Susan Boyle's Easygoing 'Dream' Of A Debut
The rapid rise of Susan Boyle illustrates a pop-culture truism: No piece of popular music stands by itself — we also bring to any judgment of the work the image of the person singing it, and whatever we know about him or her. In Boyle's case, we had a middle-aged woman whose dowdy, unpolished presentation was belied by the confident power of her voice. Her media breakthrough was at least as important as her ability: Appearing on Britain's Got Talent before three judges and an audience snickering and ready to jeer, Boyle shamed and cowed her audience with the sheer strength of her vocals.
It takes a lot to tamp down the sarcasm of Talent judge Simon Cowell, but Boyle did that and more. She ushered in, however briefly, a moment in which glitz and irony were pushed aside. There was an overwhelming worldwide response to YouTube viewings of not just Boyle's singing, but also her humble comments about living in Scotland with her cat and, before her death in 2007, her mother.
People professed not mere admiration, but also love for Susan Boyle. She singlehandedly, overnight, altered the tone of shows such as America's Got Talent; suddenly, tears of gratitude were popping from the eyes of judge Sharon Osbourne at the mere sound of a child contestant hitting a high note with precision. The feeling was, Boyle is real. In this sense, she was as much a benefactor of the cult of authenticity as Bruce Springsteen has been.
And so now we have Boyle's debut album, inevitably called I Dreamed a Dream. It showcases her clear, surging voice with tasteful, minimal orchestral accompaniment. The songs here don't test or twist her, but then, her instantly massive audience doesn't want to hear Susan Boyle pushed into slickness or cool song choices.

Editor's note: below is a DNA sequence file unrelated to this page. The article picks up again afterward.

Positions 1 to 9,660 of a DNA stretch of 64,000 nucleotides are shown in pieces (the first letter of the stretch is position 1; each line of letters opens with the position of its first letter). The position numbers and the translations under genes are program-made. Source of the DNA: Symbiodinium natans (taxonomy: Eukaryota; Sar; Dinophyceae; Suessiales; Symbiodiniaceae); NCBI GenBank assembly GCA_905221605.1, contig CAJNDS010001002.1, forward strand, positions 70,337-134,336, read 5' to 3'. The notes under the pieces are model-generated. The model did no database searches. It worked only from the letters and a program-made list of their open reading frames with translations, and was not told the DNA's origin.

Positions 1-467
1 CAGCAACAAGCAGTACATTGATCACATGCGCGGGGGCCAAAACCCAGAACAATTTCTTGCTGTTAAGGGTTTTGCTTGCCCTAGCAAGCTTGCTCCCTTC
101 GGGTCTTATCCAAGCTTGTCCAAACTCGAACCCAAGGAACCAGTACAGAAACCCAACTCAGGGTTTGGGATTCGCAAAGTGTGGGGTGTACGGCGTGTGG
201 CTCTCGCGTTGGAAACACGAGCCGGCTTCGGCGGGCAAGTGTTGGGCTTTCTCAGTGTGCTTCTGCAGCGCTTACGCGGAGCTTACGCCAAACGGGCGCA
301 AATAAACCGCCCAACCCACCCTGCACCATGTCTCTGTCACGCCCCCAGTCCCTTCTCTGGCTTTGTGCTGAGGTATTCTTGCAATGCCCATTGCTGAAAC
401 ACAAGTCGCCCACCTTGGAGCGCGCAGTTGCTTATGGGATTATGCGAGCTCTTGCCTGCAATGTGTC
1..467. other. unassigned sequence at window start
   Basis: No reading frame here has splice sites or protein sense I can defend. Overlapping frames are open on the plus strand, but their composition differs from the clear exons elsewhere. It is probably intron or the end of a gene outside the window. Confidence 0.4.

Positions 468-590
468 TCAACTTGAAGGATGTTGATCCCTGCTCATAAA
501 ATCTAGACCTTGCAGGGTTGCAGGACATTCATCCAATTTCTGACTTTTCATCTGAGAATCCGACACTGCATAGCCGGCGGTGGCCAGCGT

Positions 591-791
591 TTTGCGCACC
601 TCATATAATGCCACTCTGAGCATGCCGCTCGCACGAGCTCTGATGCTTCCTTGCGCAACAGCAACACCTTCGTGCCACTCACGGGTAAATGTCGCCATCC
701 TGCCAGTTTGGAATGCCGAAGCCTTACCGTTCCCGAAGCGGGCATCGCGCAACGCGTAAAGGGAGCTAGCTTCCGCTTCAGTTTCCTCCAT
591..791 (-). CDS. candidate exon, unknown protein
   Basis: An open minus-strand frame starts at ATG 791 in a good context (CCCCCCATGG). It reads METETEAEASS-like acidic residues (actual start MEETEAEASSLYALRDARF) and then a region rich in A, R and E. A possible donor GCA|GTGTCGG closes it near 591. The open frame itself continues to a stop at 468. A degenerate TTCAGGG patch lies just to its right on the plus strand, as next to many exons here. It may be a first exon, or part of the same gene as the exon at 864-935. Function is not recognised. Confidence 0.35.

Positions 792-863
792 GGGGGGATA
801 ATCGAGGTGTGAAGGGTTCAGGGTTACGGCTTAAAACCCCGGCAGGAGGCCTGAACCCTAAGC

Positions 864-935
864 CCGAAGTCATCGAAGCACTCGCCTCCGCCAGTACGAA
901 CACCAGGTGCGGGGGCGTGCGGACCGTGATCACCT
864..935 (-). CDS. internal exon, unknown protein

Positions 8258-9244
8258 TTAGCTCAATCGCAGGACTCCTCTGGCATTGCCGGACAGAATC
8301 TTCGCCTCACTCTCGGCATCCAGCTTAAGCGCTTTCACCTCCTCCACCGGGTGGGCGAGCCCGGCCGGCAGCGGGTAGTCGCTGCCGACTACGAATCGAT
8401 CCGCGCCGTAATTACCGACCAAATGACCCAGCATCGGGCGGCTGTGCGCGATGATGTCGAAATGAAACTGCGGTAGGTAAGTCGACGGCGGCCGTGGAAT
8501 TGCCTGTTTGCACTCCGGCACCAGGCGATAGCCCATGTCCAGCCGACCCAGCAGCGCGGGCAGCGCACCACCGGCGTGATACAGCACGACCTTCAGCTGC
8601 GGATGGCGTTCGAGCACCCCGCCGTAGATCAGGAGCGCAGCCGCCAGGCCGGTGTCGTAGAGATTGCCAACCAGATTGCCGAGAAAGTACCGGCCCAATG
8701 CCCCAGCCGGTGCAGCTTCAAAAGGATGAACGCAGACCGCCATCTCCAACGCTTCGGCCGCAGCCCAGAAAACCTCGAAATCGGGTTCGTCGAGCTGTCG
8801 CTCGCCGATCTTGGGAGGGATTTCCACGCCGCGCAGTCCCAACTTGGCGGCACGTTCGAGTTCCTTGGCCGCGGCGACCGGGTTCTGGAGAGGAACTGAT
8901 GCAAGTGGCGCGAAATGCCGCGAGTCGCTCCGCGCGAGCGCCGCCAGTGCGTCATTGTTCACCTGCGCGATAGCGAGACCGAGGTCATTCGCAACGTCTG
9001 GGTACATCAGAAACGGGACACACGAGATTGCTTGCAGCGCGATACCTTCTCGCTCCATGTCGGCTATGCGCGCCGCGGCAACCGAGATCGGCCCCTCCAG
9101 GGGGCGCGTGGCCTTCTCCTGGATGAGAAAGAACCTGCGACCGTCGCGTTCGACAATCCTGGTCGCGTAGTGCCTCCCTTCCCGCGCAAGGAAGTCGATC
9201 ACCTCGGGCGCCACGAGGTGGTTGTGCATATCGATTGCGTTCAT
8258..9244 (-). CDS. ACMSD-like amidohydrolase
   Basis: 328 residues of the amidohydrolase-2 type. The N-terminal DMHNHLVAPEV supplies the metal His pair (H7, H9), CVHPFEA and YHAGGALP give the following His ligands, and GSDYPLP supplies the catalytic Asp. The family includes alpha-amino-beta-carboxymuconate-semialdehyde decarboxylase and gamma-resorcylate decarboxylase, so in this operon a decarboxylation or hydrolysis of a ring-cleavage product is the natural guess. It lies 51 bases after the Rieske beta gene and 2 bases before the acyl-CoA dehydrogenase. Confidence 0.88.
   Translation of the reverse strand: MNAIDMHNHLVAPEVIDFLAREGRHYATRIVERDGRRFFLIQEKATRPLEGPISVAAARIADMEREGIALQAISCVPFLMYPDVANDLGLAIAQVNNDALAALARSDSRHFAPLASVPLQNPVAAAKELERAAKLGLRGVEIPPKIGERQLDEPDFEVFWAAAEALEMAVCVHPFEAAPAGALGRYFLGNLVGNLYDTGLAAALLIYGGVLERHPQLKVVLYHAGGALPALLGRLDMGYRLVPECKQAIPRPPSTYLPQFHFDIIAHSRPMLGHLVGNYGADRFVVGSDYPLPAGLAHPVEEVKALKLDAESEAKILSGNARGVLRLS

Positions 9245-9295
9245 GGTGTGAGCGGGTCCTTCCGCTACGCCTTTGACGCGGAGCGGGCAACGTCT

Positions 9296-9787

The biggest gamble Boyle takes is in covering The Rolling Stones' "Wild Horses." And she pulls it off: She renders the song exactly what she calls it in her liner notes: an "emotional release."
There's no humor or swing in Boyle's phrasing, no evidence despite a few song choices that she's been influenced by anything in the rock-music era. Her album includes two hymns, a Christmas carol and Broadway musical theater (in addition to "I Dreamed a Dream," a version of "Cry Me a River" with all of that composition's rueful vengeance drained off).
At her best, she makes "Wild Horses," the Madonna song "You'll See" and the Skeeter Davis hit "End of the World" into anthems of perseverance. This is the kind of debut that confirms Boyle's talent.
Whether she can move beyond it, becoming an interesting singer with a wider range of emotional concerns, remains to be heard. For now, she's giving her fans what they want; inevitably, she'll have to give them something that will challenge both their expectations and herself.
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